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14 results for apostolic creed found within the Blog

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creedal Christians: The Apostle's creed

Posted by Luke J. Wilson on 11th October 2018 in Early Church | creedal christians,creeds,creedal,apostles,apostolic creed,apostolic tradition,rule of faith,early church fathers,early church

The Apostle's creed — what is it and why is it called that? Outside of the New Testament, this is one of the oldest creeds we have, dating back to the sixth – eighth century in its current form that is commonly known today, but having its origins much earlier — as far back as the second century in a shorter form known simply as the “Old Roman creed”. The Apostles creed is also sometimes referred to as the “Rule of Faith” as it is a summary of the Gospel and is the basis for pretty much all modern theology. The points of the creed cover all the major pillars of the Christian faith which aims to safeguard what is true orthodoxy (right belief), whic...
 

creedal Christians: The Nicene creed

Posted by Luke J. Wilson on 02nd June 2019 in Early Church | nicene creed,nicea council,creeds,creedal christians,creedal

The Nicene creed — what is it and why is it called that? This creed gets its name from a time and place: the first ecumenical Church council held at Nicaea, which is now known as İznik in northwestern Turkey, in 325 AD. Now that may raise another question for you: what is an ecumenical council? Well, to explain more about the Nicene creed, we are going to have to take a look at The First Council of Nicaea in order to better understand why this creed was written. First things first though; an “ecumenical council” is ideally a Church-wide meeting where all the Bishops from all across the Church come together to hold a very large and very important meetin...
 

creedal Christians: Introduction

Posted by Luke J. Wilson on 29th September 2018 in Early Church | creeds,creedal Christians,creedal,early church,church history

I’m starting a new four part series over the coming weeks which will be looking at the different historical creeds of the Church which have been recited, used and handed down for two millennia, beginning with the very first formal creed: the Apostles creed. This series will be a mixture of historical background plus a commentary on the creed itself to see where each statement is based in Scripture, and why we can trust them to accurately portray the Faith. What are creeds and why should we accept them? The word “creed” comes from the Old English crēda, and from Latin crēdo meaning “I believe”. A creed is basically a set of beliefs which you profess...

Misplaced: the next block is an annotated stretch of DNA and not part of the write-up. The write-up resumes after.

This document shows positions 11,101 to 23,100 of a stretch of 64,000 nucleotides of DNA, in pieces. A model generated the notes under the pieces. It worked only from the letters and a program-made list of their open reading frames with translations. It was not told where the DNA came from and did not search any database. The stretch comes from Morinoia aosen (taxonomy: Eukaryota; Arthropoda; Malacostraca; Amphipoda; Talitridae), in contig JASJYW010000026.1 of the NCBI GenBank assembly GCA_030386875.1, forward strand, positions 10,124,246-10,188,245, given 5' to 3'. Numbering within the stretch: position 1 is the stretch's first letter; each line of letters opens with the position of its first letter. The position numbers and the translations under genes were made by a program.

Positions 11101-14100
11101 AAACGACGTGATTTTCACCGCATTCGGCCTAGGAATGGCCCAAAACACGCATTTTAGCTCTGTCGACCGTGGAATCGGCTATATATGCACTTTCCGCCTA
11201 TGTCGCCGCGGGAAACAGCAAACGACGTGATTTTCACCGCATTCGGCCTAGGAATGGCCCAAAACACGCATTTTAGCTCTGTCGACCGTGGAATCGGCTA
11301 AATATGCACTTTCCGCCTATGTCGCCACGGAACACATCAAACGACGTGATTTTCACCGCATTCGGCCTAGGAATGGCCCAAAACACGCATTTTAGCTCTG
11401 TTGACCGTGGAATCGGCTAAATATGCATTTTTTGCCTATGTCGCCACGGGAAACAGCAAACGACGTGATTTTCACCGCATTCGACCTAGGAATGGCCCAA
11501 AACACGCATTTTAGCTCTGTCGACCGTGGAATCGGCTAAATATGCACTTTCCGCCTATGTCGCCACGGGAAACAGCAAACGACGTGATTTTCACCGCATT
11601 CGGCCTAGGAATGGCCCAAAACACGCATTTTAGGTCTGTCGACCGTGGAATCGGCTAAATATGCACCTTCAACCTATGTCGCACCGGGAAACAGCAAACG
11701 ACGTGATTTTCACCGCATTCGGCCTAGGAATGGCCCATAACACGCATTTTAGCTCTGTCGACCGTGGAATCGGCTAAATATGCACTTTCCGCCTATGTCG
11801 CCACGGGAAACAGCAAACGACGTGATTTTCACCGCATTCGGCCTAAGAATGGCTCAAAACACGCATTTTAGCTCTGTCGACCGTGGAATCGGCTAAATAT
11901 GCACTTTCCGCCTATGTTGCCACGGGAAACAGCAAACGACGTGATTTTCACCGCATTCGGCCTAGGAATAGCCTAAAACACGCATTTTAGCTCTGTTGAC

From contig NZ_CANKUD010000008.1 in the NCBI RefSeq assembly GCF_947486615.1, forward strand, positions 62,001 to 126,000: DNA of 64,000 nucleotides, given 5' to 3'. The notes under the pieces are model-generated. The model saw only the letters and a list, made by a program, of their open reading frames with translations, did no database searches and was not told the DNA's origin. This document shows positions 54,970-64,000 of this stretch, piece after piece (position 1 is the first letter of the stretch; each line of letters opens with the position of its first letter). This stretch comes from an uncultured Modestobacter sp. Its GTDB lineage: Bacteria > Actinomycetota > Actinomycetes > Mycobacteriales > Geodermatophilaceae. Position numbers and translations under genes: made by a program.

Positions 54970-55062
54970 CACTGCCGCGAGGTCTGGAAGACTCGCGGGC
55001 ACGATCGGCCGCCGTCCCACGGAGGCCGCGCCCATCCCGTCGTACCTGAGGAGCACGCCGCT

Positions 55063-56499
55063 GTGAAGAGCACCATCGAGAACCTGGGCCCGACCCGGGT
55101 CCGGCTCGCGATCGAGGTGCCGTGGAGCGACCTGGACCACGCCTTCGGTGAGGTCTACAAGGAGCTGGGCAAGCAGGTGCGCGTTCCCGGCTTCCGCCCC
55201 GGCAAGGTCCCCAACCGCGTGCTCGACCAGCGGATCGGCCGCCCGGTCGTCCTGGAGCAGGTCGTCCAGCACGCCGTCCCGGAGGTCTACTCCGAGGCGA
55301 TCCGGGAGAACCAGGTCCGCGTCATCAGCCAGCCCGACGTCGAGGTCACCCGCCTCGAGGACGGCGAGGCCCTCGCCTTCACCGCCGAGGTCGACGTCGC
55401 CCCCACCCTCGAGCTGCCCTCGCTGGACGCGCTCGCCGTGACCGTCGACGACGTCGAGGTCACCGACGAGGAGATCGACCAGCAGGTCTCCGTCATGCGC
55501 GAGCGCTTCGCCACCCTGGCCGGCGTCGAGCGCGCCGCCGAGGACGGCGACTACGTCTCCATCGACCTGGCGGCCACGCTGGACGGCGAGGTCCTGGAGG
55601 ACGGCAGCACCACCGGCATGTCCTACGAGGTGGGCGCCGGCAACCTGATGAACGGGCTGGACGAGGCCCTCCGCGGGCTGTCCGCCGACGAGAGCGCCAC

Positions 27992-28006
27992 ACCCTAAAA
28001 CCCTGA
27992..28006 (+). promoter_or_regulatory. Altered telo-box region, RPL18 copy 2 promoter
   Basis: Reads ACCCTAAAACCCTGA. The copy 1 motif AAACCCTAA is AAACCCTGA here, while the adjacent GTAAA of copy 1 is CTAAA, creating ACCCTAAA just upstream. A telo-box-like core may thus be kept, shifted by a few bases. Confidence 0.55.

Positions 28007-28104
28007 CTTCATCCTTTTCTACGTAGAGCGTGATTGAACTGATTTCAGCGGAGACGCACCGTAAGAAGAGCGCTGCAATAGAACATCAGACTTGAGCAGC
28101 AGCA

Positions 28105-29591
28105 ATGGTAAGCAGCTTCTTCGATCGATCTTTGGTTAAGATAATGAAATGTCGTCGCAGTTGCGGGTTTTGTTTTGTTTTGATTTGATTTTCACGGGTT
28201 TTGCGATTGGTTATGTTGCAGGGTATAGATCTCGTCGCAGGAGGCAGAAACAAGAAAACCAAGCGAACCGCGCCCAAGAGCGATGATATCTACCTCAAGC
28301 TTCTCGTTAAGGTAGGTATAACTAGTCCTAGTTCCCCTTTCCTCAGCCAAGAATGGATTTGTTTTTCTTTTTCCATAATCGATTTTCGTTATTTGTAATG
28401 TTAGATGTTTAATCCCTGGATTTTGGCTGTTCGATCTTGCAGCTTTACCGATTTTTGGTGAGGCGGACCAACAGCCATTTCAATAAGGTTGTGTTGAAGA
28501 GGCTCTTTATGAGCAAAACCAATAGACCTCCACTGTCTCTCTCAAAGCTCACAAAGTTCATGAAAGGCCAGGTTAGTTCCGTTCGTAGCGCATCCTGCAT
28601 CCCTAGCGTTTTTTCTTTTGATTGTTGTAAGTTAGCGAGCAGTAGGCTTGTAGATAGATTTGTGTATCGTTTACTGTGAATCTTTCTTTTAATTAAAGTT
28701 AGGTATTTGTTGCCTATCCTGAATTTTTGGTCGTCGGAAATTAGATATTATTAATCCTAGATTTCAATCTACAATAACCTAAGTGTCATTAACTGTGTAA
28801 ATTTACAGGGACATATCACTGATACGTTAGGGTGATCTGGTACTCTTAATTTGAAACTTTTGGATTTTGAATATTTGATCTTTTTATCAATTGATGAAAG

Man-Made Tradition vs apostolic Tradition

Posted by Luke J. Wilson on 28th February 2016 in Early Church | early church,early church fathers,tradition,creeds,nicene creed,apostolic creed,man made tradition,apostolic tradition

Quite often in discussions which are about or involve some aspects of early church history or practices earlier Christians did, someone will inevitably throw out the "show stopper" that is "it's all just man made tradition" therefore not valid and the discussion is over. It’s as though saying it's "man made", without considering anything other than that they can't find an isolated chapter and verse in the bible which states something explicitly, means they've "won" the debate! Nothing more to see here folks, someone told us it's man made so we can all go home now. Either that, or the mere mention of the word “tradition” and suddenly you’re accused of be...
 

Lent Day 37: Leo the Great: Letter XXVIII (called the "Tome")

Posted by Luke J. Wilson on 12th April 2017 in Lent | Lent,great lent,fasting,early church fathers,devotional,daily reading,Doctor of the Church,lectures,Tome,Leo the Great,St Leo,hypostatic union,deity of christ,heresy,Pope Leo I

Day Thirty-seven: St. Leo the Great: Letter XXVIII (called the "Tome") Who: Leo the Great, also known as Pope St. Leo I (the Great), was Pope from 440-61 AD. Place and date of birth unknown; died 10 November, 461. Leo's pontificate, next to that of St. Gregory I, is the most significant and important in Christian antiquity, as he tried to  combat the heresies which seriously threatened church unity even in the West, such as Pelagianism. What: A defence of the twofold nativity and nature of Christ against the false teaching of a priest called Eutyches. It is a doctrinal letter sent by Pope Leo I in the year 449 to Flavian, Patriarch of Constantinople, on the ...
 

Evidence of the Trinity in the Hebrew Scriptures

Posted by Arnold Fruchtenbaum on 08th November 2017 in Trinity | trinity,monotheism,shema,Jewish,Jews,Messiah,messianic,Jews for Jesus,jewsforjesus.org,tri-unity,creeds

Table of Contents Jewishness and the Trinity 1. God Is A Plurality The Name Elohim Plural Verbs used with Elohim The Name Eloah Plural Pronouns Plural Descriptions of God The Shema II. God Is At Least Two Elohim and YHVH Applied to Two Personalities III. God Is Three How Many Persons Are There? The Three Personalities in the Same Passage Conclusion New Testament Light I was recently in some discussions/debates online about the nature of God and whether the "Trinity" exists, or if God is purely singular and exists in different forms rather than different persons.   This idea that God has different "forms" or "mod...
 
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